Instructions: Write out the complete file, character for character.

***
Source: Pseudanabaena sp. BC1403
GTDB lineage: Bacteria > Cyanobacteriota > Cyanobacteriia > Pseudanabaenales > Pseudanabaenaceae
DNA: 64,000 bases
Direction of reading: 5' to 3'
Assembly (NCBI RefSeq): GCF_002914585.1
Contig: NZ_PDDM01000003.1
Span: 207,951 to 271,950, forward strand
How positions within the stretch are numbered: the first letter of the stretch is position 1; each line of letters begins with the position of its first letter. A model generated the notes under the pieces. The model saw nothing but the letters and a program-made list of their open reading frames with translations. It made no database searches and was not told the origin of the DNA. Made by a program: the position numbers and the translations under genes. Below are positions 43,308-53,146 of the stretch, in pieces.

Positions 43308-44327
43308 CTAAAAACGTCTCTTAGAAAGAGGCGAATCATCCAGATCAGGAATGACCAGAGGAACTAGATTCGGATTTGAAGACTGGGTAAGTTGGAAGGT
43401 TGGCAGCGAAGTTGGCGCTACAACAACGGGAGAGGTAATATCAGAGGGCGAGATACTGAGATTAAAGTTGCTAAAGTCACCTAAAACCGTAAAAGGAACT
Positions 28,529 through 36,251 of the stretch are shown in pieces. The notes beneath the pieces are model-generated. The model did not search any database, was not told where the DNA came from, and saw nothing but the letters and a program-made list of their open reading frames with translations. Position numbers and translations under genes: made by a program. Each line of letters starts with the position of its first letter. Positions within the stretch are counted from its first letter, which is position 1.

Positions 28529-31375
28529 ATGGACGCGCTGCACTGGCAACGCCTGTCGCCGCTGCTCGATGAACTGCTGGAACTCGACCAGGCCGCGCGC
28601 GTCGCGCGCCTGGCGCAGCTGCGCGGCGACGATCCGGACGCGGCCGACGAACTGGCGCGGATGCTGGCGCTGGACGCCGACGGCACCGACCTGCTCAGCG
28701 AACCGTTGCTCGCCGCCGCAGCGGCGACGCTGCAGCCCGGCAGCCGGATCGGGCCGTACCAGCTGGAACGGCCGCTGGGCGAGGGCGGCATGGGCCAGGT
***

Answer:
Source: Pseudanabaena sp. BC1403
GTDB lineage: Bacteria > Cyanobacteriota > Cyanobacteriia > Pseudanabaenales > Pseudanabaenaceae
DNA: 64,000 bases
Direction of reading: 5' to 3'
Assembly (NCBI RefSeq): GCF_002914585.1
Contig: NZ_PDDM01000003.1
Span: 207,951 to 271,950, forward strand
How positions within the stretch are numbered: the first letter of the stretch is position 1; each line of letters begins with the position of its first letter. A model generated the notes under the pieces. The model saw nothing but the letters and a program-made list of their open reading frames with translations. It made no database searches and was not told the origin of the DNA. Made by a program: the position numbers and the translations under genes. Below are positions 43,308-53,146 of the stretch, in pieces.

Positions 43308-44327
43308 CTAAAAACGTCTCTTAGAAAGAGGCGAATCATCCAGATCAGGAATGACCAGAGGAACTAGATTCGGATTTGAAGACTGGGTAAGTTGGAAGGT
43401 TGGCAGCGAAGTTGGCGCTACAACAACGGGAGAGGTAATATCAGAGGGCGAGATACTGAGATTAAAGTTGCTAAAGTCACCTAAAACCGTAAAAGGAACT
Positions 28,529 through 36,251 of the stretch are shown in pieces. The notes beneath the pieces are model-generated. The model did not search any database, was not told where the DNA came from, and saw nothing but the letters and a program-made list of their open reading frames with translations. Position numbers and translations under genes: made by a program. Each line of letters starts with the position of its first letter. Positions within the stretch are counted from its first letter, which is position 1.

Positions 28529-31375
28529 ATGGACGCGCTGCACTGGCAACGCCTGTCGCCGCTGCTCGATGAACTGCTGGAACTCGACCAGGCCGCGCGC
28601 GTCGCGCGCCTGGCGCAGCTGCGCGGCGACGATCCGGACGCGGCCGACGAACTGGCGCGGATGCTGGCGCTGGACGCCGACGGCACCGACCTGCTCAGCG
28701 AACCGTTGCTCGCCGCCGCAGCGGCGACGCTGCAGCCCGGCAGCCGGATCGGGCCGTACCAGCTGGAACGGCCGCTGGGCGAGGGCGGCATGGGCCAGGT